Founder and Director, Infinity Burial Project Artist Advisor, Creative Capital Foundation Visiting Scholar, UC Berkeley CITRIS (Center for Information Technology Research in the Interest of Society)
TED Creative Capital Foundation UC Berkeley
Jae Rhim Lee: My mushroom burial suit View talk on TED.com »
Infinity Burial Project
? – present
The Infinity Burial Project is a modest proposal for an alternative postmortem option which promotes and facilitates the process of corpse decomposition and toxin remediation. The Project features the training of existing edible mushrooms to decompose and remediate toxins in human tissue (Infinity Mushroom), the development of a decomposition 'kit' consisting of a cocktail of capsules which hold various decomposing organisms (Decompiculture Kit), burial suits embedded with decomposition activators, and a membership society (the Decompiculture Society) devoted to the promotion of death acceptance and the practice of decompiculture (the cultivation of decomposing organisms). The Infinity Burial Project's goals are threefold: 1) to develop an alternative to existing funeral practices which utilize energy and resources and attempt to preserve dead bodies with toxic chemicals, 2) challenge our cultural death denial, and 3) explore the relationship between death denial and environmental degradation in our postmortem practices.
Project Website »
04/01/2012 – present
The Infinity Burial Project's Decomp Me is an iPad app and an intervention (a Decompivention) that invites technocrats, Singularitarians, and the general public to face and accept death and decomposition. Decomp Me is an interactive, digital visualization of a user's face/body decomposing and transforming into clusters of Infinity Mushrooms. The app will guide the user to take a photo of the user's face, allow the user to 'spore' the image, and display an interactive, animated video of the user's face decomposing and transforming into mushrooms. Decomp Me serves as an invitation to become a Decompinaut, a member of the Decompiculture Society, a group which promotes intimacy with and acceptance of the physical realities of decomposition as vehicles toward death acceptance. The Society seeks to advance knowledge and awareness of postmortem options through research, education, and decompiculture: the cultivation of organisms that assist in metabolic decay.
Project Website »
Bio A: Jae Rhim Lee is a visual artist and designer whose living units, furniture, wearables, and recycling systems propose unorthodox relationships between the mind/body/self and the built and natural environment. She has been a consultant for the City of New Orleans’ disaster recovery office, a lecturer in visual art at MIT, and has studied art, permaculture, psychology, and the natural sciences. Lee is a recipient of a 2009 Creative Capital Foundation Grant (NY, USA), a 2010 Grant from the Institut fur Raumexperimente/Universitaet der Kunste Berlin (Germany), and a 2011 MAK-Schindler Scholarship. Lee is currently a Research Affiliate in the MIT Program in Art, Culture and Technology in Cambridge, MA, where she explores recompisition, taking previously dead tissue and reanimating it through the use of tight-fitting meshes of high-voltage wire to create a reverse Farraday cage, energizing tissue by drawing in ambient energy. Bio X: I have taken over 15 personality tests and vocational inventories, read 20 self-help books, consulted 4 career counselors and 2 therapists, and attempted a range of careers in an effort to find a vocation perfectly matched to my interests and abilities. So far, I have learned that I strongly resemble a Navy general, I may have an aptitude for window dressing, I am an "idealist" and a "healer", and I am ill-suited for careers in academia, investment banking, medicine, social work, non-profit management, psychology, documentary photography, the military, tutoring, administration, research, retail, and telemarketing. My favorite hobby at age thirteen was regularly rearranging my bedroom furniture in the middle of the night. At fourteen, I moved my bedroom furniture to the basement, gave away most of my clothing and other belongings, and slept on the floor for eight months. In September 2003, I spent two weeks in silence, semi-isolation, and painful stillness while learning Vipassana meditation. Eight months later I built a "weightless" bed made of 10 separate pieces of wood molded to the negative spaces of my supine body.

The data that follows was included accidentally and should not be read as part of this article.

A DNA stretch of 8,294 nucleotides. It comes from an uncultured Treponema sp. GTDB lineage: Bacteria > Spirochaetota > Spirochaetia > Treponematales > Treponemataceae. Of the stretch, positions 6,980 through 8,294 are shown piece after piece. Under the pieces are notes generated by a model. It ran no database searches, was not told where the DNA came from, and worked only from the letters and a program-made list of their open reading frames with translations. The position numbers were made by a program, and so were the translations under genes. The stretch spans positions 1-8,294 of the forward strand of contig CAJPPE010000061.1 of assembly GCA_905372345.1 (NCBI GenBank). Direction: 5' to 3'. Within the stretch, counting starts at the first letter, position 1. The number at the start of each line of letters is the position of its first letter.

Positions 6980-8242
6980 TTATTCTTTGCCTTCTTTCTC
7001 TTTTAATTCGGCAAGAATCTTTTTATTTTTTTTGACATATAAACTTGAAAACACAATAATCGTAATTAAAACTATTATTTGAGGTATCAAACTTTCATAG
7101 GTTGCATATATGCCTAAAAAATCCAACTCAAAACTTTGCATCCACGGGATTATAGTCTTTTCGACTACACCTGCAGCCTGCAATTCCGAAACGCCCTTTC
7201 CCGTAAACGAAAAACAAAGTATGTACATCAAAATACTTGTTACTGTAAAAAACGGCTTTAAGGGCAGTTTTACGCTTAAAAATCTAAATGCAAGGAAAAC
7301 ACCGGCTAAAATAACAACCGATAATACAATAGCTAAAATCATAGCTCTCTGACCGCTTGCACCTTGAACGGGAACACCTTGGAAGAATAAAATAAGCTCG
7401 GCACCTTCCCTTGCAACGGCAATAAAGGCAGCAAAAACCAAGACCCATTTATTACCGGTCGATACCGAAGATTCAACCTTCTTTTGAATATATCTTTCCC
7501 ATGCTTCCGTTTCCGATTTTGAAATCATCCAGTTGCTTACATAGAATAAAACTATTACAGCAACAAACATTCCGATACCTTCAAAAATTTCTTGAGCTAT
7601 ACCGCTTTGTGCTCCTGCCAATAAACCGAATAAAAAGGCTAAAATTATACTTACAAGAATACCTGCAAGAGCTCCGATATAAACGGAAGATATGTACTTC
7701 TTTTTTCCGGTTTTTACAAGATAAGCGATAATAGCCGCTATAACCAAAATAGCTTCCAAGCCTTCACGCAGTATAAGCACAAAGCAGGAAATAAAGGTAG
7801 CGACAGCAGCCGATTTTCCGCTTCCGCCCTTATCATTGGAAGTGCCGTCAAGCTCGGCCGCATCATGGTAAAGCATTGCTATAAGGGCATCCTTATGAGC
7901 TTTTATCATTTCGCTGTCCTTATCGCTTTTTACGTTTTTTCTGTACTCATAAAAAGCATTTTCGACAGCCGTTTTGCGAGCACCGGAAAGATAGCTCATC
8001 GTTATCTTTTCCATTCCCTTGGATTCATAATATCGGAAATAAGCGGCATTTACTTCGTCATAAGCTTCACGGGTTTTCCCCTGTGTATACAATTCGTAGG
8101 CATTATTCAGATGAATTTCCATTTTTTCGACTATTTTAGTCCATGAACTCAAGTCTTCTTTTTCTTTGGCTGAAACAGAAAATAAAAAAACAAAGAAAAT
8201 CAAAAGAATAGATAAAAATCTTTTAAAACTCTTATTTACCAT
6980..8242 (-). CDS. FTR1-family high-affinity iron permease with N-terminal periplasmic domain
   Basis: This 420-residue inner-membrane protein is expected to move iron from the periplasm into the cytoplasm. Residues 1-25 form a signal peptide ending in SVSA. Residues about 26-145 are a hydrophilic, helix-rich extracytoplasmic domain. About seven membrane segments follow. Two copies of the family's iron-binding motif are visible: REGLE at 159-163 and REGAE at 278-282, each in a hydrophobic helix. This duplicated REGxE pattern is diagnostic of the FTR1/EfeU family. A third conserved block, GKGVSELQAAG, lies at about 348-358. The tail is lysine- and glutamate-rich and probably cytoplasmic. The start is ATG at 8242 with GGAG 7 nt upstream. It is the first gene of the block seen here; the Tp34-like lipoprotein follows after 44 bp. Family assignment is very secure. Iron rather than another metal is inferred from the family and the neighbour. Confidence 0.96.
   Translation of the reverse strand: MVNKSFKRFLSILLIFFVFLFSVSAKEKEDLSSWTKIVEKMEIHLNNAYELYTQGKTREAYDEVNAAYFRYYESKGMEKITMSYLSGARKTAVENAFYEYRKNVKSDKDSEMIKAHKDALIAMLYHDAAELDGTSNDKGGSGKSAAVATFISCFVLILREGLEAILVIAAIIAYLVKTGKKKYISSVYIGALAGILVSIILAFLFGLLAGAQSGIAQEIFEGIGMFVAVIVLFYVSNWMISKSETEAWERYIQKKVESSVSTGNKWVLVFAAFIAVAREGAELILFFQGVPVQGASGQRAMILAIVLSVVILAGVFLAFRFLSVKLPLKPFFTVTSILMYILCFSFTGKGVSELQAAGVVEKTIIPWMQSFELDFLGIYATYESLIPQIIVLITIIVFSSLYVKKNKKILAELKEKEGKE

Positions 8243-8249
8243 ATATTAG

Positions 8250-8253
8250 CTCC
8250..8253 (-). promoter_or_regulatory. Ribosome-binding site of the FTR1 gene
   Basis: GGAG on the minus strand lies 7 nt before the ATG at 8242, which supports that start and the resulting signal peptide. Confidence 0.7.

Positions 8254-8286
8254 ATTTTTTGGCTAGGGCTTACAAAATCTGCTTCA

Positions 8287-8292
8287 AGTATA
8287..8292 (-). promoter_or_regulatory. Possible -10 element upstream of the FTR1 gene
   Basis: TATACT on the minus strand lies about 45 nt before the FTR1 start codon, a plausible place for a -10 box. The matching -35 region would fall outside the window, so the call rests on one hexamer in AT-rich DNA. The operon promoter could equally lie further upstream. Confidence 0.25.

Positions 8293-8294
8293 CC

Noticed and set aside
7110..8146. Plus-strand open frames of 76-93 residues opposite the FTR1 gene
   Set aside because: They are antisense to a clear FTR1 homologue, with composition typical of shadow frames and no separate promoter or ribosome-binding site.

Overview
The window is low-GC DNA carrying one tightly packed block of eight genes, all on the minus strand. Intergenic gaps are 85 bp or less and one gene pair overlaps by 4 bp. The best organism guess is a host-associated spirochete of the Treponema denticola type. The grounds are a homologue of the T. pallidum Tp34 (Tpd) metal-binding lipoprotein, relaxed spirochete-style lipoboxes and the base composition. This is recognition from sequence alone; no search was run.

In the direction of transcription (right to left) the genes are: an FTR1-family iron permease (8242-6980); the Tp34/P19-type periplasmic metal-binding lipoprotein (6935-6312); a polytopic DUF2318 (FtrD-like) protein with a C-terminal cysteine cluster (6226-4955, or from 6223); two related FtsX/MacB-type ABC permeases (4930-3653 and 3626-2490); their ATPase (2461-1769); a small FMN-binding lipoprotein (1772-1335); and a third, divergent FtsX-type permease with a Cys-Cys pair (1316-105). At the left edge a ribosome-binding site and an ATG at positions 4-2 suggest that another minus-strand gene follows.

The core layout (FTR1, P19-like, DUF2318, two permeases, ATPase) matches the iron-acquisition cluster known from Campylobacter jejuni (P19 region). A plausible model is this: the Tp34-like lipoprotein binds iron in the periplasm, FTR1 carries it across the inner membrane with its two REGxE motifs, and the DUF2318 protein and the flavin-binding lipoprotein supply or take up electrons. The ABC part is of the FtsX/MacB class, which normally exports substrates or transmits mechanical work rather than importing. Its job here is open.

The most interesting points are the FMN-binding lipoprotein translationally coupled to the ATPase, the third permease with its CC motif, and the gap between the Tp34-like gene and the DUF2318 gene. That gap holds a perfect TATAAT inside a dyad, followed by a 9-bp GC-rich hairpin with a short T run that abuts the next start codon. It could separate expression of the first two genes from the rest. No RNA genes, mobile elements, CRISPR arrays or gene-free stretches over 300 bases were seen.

My last meal, which would include Jajangmyun (chinese-korean noodle dish) and persimmons.
A funny story about me:
When I was younger I went on a solo month-long trip to China. Halfway across the Pacific Ocean, I realized I had failed to get a travel visa so I disembarked in Tokyo where my airline kindly re-routed me to Hong Kong. I spent the best week of my life attending Muslim Youth Summer Camp (happy to put aside my Southern Baptist upbringing), visiting Buddhist monuments, and eating delicious street noodles.